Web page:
Discuss politics. Be upfront with your own views, but even more so, seek to hear and understand the views of others. The cultural reticence around discussing politics is mainly there to discourage boors who broadcast their judgements rather than seek to understand (or where there is real risk accompanying certain views). But the benefits of public discourse — conducted respectfully, and reflectively — are huge.

Value of good information? Don’t make the best the enemy of the good.

How to talk to others: When we feel threatened, we cannot hear calm voices or listen to reason. Be respectful, avoid put-downs, never get drawn into a shouting match. Don’t be distracted by attempts to manufacture outrage. Starve hate of attention. The truth is so bad that many don’t want to hear it, but it must be spoken so that they can begin passing through the stages of anger, grief and feeling helpless, and eventually come on board. Don’t give fake justifications for the need for action, such as “this will save you money”, otherwise you encourage people to only act selfishly. The justification is saving as much life on the planet as we still can. People don’t talk enough, and often are unaware of just how bad things are. Even if they are aware, they may not act like it, so as not to endanger relationships with colleagues, friends and family.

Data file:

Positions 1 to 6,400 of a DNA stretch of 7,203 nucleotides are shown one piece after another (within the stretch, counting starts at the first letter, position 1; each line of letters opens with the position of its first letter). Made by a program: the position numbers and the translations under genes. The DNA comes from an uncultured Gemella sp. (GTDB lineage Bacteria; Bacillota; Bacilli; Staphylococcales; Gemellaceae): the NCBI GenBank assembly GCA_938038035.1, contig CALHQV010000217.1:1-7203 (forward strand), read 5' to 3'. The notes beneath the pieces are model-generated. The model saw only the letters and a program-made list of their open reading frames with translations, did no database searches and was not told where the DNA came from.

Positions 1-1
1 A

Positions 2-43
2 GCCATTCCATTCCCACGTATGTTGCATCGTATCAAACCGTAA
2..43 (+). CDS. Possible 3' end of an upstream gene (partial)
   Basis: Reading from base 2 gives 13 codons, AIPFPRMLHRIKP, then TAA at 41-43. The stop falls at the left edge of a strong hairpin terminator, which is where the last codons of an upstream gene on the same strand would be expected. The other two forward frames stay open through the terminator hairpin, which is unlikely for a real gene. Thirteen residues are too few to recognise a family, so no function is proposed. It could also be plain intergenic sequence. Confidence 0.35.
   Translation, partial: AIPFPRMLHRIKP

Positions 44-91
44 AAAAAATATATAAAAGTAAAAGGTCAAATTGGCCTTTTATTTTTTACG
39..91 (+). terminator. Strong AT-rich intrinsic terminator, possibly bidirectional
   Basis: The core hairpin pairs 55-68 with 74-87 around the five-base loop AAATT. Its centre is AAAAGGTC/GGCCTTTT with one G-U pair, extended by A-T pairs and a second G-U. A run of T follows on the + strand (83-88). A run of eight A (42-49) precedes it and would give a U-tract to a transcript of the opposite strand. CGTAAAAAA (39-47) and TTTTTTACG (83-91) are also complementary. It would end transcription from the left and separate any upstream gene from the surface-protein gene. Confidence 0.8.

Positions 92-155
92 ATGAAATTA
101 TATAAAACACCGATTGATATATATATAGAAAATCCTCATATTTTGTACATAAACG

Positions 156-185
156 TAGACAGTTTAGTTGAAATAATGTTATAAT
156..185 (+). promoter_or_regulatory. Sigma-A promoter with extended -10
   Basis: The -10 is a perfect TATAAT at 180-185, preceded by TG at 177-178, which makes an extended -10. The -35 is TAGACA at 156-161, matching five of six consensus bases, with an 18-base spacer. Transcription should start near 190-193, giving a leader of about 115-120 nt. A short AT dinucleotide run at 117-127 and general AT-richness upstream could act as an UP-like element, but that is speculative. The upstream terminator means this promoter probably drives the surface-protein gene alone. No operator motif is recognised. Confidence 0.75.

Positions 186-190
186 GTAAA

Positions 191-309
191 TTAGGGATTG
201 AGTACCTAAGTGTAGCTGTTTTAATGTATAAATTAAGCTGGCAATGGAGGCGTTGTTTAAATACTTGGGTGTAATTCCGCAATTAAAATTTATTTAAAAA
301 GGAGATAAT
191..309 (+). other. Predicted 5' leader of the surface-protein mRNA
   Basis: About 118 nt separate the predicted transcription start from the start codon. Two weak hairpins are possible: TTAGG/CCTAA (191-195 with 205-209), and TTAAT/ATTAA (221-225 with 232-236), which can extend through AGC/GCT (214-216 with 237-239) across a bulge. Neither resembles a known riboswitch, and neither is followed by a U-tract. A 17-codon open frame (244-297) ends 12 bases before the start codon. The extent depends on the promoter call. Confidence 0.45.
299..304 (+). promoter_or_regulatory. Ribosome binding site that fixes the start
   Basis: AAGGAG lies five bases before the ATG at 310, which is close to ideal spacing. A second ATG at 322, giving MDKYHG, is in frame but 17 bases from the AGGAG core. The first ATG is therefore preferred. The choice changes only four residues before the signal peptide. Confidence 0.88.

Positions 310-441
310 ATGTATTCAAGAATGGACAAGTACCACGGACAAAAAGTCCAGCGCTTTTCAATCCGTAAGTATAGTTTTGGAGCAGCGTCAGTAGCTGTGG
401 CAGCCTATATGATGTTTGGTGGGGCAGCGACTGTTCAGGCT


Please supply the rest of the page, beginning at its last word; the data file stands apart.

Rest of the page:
What is democracy?

What is needed for democracy to operate? (Freedom of speech, freedom of association, effective press, good education, proportional voting, communities that talk with each other, good justice system, campaign financing not determined by wealth)

How is tyranny overcome? Why does tyranny persist? (Gene Sharp) Insecurity provokes such an overwhelming and irrational need for refuge that people may readily turn to the “strongmen” who created the chaos in the first place.

How do you make decisions?

Create a climate action council with robust voting system. This is the people’s way of deciding what actions must be taken. Critics can be invited to join the council.

What are the ethical and other principles a group should adopt? Establish clear guiding ethics from the outset, that outweigh legal considerations. (E.g., warning corporations engaging in destructive and predatory practices that should they persist, they will be subject to confiscations without compensation once the movement prevails.)

How does emergent leadership work? What are the hallmarks of a leader? Different types of leadership?


How do you plan actions? (Fun)

What kind of training is needed?